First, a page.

If I don’t give a title for that first book, it’s not me being coy but rather the fact that it still doesn’t have one. At Microcon (see further below) I jokily ascribed this to an ongoing argument with BL’s marketing, but that’s entirely unfair: it’s been a long and polite process of me suggesting titles which were too weak, or became irrelevant as the book evolved. After being relatively successful with titles in the past, I’m finding coming up with suitably bold, 40K-appropriate titles, with even Sanctified (the FtA story) having a couple of previous titles before settling on that. Hopefully we’ll agree something soon.

I’ll update the Bibliography with the 40K book, and the new Bernice Summerfield story I wrote last year, in due course.

Finally, I’m starting to get out of the house a bit and attend events, some of which have been kind enough to let me speak. I’ve been attending Exeter university’s Microcon on and off for the last few years, and they kindly invited me to be a guest this year. I’ll put up the full text of my talk as the next post.



March 13, 2011. Tags: , , , , , , , . Uncategorized. Comments off.

The Emperor… and me.

So, a friendly book reviewer DM’d me the other day to say that he was surprised to see my name in a preview copy of the Warhammer 40,000 short story collection Fear the Alien (right).

I slipped the cover up on to the blog when it was released, and various online listings included me in the list of authors way back, but I decided I wasn’t going to bother talking about this until closer to publication, partially because there’s nothing duller than someone hyping their own stuff for months in advance, and partially because it was a bit of a long story.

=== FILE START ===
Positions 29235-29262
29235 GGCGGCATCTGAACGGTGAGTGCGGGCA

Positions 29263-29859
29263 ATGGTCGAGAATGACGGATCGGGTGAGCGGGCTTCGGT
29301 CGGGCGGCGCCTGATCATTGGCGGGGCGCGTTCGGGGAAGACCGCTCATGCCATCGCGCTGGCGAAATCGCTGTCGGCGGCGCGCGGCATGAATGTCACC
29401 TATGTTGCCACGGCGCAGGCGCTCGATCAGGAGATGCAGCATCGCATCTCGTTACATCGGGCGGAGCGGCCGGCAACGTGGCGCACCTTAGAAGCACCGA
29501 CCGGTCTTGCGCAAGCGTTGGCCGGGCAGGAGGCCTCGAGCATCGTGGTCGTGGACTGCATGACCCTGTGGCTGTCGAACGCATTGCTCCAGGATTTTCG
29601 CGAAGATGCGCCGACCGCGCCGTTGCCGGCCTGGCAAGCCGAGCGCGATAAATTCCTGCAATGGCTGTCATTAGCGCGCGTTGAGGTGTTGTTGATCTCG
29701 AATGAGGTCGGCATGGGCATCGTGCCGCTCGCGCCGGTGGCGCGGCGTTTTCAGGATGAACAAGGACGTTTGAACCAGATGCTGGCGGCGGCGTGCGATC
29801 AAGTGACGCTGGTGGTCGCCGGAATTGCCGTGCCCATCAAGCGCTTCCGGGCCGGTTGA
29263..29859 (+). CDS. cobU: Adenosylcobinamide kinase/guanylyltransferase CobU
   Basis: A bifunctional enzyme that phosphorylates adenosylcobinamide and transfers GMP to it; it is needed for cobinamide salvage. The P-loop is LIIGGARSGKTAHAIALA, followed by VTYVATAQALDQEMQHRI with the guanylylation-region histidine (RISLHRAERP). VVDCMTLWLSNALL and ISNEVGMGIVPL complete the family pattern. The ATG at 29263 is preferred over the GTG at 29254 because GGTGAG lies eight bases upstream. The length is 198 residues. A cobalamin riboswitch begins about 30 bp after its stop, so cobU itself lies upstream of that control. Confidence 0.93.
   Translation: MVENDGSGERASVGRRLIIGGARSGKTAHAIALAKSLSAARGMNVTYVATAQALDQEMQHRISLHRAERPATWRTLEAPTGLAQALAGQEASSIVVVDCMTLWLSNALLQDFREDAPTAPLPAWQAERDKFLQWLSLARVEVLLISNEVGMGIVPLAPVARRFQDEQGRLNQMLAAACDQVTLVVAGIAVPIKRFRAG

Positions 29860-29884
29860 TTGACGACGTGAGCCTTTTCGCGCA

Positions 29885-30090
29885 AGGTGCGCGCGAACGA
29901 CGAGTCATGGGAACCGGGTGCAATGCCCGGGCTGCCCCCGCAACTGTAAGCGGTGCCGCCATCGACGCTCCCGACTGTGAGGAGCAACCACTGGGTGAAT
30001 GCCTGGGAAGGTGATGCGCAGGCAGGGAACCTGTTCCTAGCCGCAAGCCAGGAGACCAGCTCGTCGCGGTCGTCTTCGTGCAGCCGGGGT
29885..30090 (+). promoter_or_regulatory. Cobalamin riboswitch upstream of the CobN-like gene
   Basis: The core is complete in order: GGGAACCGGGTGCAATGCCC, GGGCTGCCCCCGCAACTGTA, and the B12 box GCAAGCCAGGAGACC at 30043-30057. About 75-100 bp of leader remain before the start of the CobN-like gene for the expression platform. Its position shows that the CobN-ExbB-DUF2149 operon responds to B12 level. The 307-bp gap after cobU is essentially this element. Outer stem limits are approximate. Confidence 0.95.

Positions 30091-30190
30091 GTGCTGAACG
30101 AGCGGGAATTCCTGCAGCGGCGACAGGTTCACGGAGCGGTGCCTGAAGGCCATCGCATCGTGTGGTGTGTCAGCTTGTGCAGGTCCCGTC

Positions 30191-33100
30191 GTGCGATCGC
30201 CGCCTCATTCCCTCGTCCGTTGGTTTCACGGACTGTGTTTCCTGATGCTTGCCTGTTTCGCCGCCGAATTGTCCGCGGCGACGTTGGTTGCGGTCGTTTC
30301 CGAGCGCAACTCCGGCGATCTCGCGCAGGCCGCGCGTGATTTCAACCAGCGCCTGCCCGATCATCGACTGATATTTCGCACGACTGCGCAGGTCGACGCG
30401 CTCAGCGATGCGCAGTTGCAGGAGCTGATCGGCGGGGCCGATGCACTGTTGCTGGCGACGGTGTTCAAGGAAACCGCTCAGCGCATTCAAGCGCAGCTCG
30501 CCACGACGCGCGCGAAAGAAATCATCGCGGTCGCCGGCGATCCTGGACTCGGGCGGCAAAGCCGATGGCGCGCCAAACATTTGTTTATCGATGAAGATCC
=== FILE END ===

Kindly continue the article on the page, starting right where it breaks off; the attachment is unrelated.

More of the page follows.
Well, I guess the time for that long story is now.

It started one week last summer. I was having a fairly bad week, and I spent part of a dull weekday afternoon browsing through the cheap bins in WH Smith. Now, I love nothing more than wading through stacks of cheap paperbacks, as the bulging shelves of our house will attest.

Amongst those cardboard trays of cheap books I found a fat paperback Omnibus, The Vampire Genevieve by Jack Yeovil.

And that took me back, way back, to reading an extract from the first book in that Omnibus, Drachenfels, in White Dwarf way back in 1989, when it was one of the first three full-length novels to be published based on Games Workshop’s Warhammer and Warhammer 40,000 worlds.

At the time I’d not bought the book – I remember it was hugely expensive for my 13-year old’s pocket-money budget, certainly compared to most of the kids books I’d been reading – but the extract had stayed with me, the description of the necromancer Drachenfels in his castle.

I had gone through a White Dwarf/Warhammer/Games Workshop phase as a teen, so I was not unfamiliar with the Warhammer Fantasy setting in general, and had a lingering fondness for both that and its far-future counterpart, Warhammer 40,000. I’d gone halves with a friend on the Warhammer 40,000 rulebook, and I remember him having the amazing painting of the Emperor from that book on his wall, an image which has stuck with me for two decades since.